As for the claim that the SADF veterans are getting up there in age, Barlow doesn’t bat an eye. “Yes, many of us are no longer 20-year-olds,” Barlow told SOFREP. “However, we are all mentally and physically fit, and can hack it with our younger-generation employees. But, with our age has come knowledge of conflicts and wars in Africa they have yet to learn, a wealth of experience the youngsters do not have, and a steady hand when things get rough.” While the infantry may be a young man’s game, unconventional warfare requires a different, more mature, type of soldier.

Meanwhile, Nigeria is left to struggle with their internal security dilemmas, first among them being Boko Haram. “The enemy was not annihilated and was able to flee the battlefield with some of their forces intact, and will no doubt regroup and continue their acts of terror to enforce their political and religious philosophy,” Barlow said. “The ending of Boko Haram will be political and economical in nature, as you cannot kill an aspiration.”

The Nigerian government will have to continue to battle Boko Haram on the battlefield, but this effort will have to be done in tandem with political and economic reform in order to create a lasting peace. Barlow acknowledged this reality, arguing that military force is important, but not enough by itself. “Like elsewhere on the continent, the majority of the security problems will continue to be driven by socio-political factors and motivated at times by extremism.”

When it came to the subject of military reform in Nigeria, Barlow offered a few words of advice:

“I would like to see a reorganization of the security forces, including training to enable the security forces to pose an effective and credible deterrent to any bad guys. By reorganization, I mean a redesigning of the order of battle as African armies are merely clones of their pre-independence rulers, making them slow to react, lacking in flexibility, and relying on relative strengths. But all of this will require a refocused strategic vision and threat analysis, coupled to sound advice, training, and the correct equipment. From an equipment point of view, Africa has become the dumping ground of old, obsolete equipment that is purchased on bad advice.”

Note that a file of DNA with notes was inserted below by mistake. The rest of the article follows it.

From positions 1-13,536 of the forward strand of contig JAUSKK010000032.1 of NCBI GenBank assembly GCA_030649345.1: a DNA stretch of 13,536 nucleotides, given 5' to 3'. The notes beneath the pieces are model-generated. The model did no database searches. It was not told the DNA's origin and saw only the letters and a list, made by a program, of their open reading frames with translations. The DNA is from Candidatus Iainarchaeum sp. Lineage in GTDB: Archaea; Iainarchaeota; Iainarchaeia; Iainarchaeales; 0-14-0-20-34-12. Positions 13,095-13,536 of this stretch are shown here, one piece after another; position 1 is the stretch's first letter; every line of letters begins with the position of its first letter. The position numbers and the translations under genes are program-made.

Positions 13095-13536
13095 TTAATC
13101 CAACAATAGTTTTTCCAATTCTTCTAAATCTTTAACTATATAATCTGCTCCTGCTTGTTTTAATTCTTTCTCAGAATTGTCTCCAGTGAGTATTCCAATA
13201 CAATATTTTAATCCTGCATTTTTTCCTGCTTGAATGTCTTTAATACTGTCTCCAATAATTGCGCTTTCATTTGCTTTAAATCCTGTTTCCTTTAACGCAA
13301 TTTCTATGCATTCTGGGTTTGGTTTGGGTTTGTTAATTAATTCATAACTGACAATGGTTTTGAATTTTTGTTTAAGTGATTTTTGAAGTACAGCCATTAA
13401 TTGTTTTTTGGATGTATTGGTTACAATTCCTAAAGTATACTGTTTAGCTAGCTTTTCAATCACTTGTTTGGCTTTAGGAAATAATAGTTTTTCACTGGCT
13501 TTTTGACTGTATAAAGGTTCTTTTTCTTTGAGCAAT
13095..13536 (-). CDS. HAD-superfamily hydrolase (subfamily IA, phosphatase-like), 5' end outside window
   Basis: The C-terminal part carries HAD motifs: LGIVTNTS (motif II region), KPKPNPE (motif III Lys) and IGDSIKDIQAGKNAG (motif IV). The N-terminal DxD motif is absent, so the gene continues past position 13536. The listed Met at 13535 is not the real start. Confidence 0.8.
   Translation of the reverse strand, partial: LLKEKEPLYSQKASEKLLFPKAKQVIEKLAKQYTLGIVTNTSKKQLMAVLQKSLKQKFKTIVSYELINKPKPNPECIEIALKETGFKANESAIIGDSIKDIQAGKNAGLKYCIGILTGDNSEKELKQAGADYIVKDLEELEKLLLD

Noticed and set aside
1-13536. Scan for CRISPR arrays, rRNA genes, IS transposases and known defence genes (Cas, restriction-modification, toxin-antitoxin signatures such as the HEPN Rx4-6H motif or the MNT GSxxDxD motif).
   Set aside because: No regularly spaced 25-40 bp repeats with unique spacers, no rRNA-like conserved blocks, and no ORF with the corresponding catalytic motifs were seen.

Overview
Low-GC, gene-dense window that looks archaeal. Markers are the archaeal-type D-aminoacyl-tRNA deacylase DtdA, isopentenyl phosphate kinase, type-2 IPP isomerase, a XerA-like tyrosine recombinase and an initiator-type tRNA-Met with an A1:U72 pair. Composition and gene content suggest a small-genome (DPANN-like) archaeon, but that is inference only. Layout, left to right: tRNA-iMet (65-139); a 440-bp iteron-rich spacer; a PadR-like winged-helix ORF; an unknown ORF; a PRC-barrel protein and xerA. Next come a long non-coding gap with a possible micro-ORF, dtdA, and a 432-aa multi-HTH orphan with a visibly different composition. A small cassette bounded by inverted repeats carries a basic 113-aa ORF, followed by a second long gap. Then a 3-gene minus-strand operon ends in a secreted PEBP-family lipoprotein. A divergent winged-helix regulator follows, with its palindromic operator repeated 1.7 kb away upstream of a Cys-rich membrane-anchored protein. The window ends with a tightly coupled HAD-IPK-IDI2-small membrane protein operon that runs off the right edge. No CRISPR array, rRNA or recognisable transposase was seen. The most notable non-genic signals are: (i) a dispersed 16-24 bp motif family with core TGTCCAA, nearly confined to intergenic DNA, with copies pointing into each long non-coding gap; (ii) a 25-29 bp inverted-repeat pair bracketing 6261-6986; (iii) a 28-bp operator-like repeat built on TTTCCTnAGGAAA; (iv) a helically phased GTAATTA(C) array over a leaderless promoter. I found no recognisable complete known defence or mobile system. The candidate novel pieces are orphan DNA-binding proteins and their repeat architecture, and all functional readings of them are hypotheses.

The future for the Nigerian strike force that STTEP trained is uncertain. Will it continue to operate as a highly mobile direct-action unit, or be disbanded? While STTEP and the strike force took Boko Haram down a few pegs, their final battle remains to be fought. If anything, the contractors and their Nigerian partners have provided the Nigerian government with some breathing room to institute the needed military, economic, and political reforms needed to ensure the Boko Haram is permanently neutered as a threat to the Nigerian people.

Barlow and his men demonstrated in Nigeria that it is possible to chalk up incredible successes against enemy insurgents, a vexing problem set that the American military has failed to adequately address in Afghanistan, Iraq, Syria, Somalia, Yemen, and elsewhere.

“To defeat such an enemy militarily, we must out-think and outsmart him by adopting tactics, techniques, and procedures that are so unexpected and unconventional that he becomes confused and loses his cohesion. That is what we tried to do with the strike force, but three months is a very short time in which to do that effectively,” Barlow said, explaining his approach to warfare—a rejection of conventional thinking that lumps such conflicts into counterinsurgency models. “However, if the Nigerian Army does not annihilate the armed Boko Haram members, the government will not be able to negotiate from a position of ultimate strength or be able to govern in a secure environment.”

(Featured image: The strike force prepares for an early morning advance into enemy territory.)